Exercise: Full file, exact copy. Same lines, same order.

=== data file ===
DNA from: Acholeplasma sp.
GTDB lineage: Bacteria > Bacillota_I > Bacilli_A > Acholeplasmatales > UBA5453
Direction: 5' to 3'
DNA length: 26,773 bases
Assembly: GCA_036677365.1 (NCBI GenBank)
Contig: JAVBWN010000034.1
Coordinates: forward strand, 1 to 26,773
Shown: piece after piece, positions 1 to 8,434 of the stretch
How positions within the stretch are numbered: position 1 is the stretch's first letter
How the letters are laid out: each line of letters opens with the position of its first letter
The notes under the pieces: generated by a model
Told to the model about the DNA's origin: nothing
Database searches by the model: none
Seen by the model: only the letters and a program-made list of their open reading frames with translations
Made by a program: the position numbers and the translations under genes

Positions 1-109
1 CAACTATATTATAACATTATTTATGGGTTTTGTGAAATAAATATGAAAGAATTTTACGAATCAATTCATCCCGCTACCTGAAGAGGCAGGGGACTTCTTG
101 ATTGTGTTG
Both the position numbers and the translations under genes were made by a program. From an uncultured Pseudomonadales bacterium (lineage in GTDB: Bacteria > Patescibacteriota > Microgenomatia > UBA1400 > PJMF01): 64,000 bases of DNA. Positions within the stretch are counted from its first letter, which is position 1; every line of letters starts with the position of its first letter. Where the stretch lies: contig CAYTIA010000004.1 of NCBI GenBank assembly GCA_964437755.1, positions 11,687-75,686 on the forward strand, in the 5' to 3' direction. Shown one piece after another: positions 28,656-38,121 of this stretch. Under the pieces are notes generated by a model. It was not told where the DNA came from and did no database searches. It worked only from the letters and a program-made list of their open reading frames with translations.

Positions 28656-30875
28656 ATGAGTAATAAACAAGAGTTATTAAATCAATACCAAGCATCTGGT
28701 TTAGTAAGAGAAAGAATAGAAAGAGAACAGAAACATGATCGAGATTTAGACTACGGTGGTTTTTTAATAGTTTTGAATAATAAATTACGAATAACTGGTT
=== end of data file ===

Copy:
DNA from: Acholeplasma sp.
GTDB lineage: Bacteria > Bacillota_I > Bacilli_A > Acholeplasmatales > UBA5453
Direction: 5' to 3'
DNA length: 26,773 bases
Assembly: GCA_036677365.1 (NCBI GenBank)
Contig: JAVBWN010000034.1
Coordinates: forward strand, 1 to 26,773
Shown: piece after piece, positions 1 to 8,434 of the stretch
How positions within the stretch are numbered: position 1 is the stretch's first letter
How the letters are laid out: each line of letters opens with the position of its first letter
The notes under the pieces: generated by a model
Told to the model about the DNA's origin: nothing
Database searches by the model: none
Seen by the model: only the letters and a program-made list of their open reading frames with translations
Made by a program: the position numbers and the translations under genes

Positions 1-109
1 CAACTATATTATAACATTATTTATGGGTTTTGTGAAATAAATATGAAAGAATTTTACGAATCAATTCATCCCGCTACCTGAAGAGGCAGGGGACTTCTTG
101 ATTGTGTTG
Both the position numbers and the translations under genes were made by a program. From an uncultured Pseudomonadales bacterium (lineage in GTDB: Bacteria > Patescibacteriota > Microgenomatia > UBA1400 > PJMF01): 64,000 bases of DNA. Positions within the stretch are counted from its first letter, which is position 1; every line of letters starts with the position of its first letter. Where the stretch lies: contig CAYTIA010000004.1 of NCBI GenBank assembly GCA_964437755.1, positions 11,687-75,686 on the forward strand, in the 5' to 3' direction. Shown one piece after another: positions 28,656-38,121 of this stretch. Under the pieces are notes generated by a model. It was not told where the DNA came from and did no database searches. It worked only from the letters and a program-made list of their open reading frames with translations.

Positions 28656-30875
28656 ATGAGTAATAAACAAGAGTTATTAAATCAATACCAAGCATCTGGT
28701 TTAGTAAGAGAAAGAATAGAAAGAGAACAGAAACATGATCGAGATTTAGACTACGGTGGTTTTTTAATAGTTTTGAATAATAAATTACGAATAACTGGTT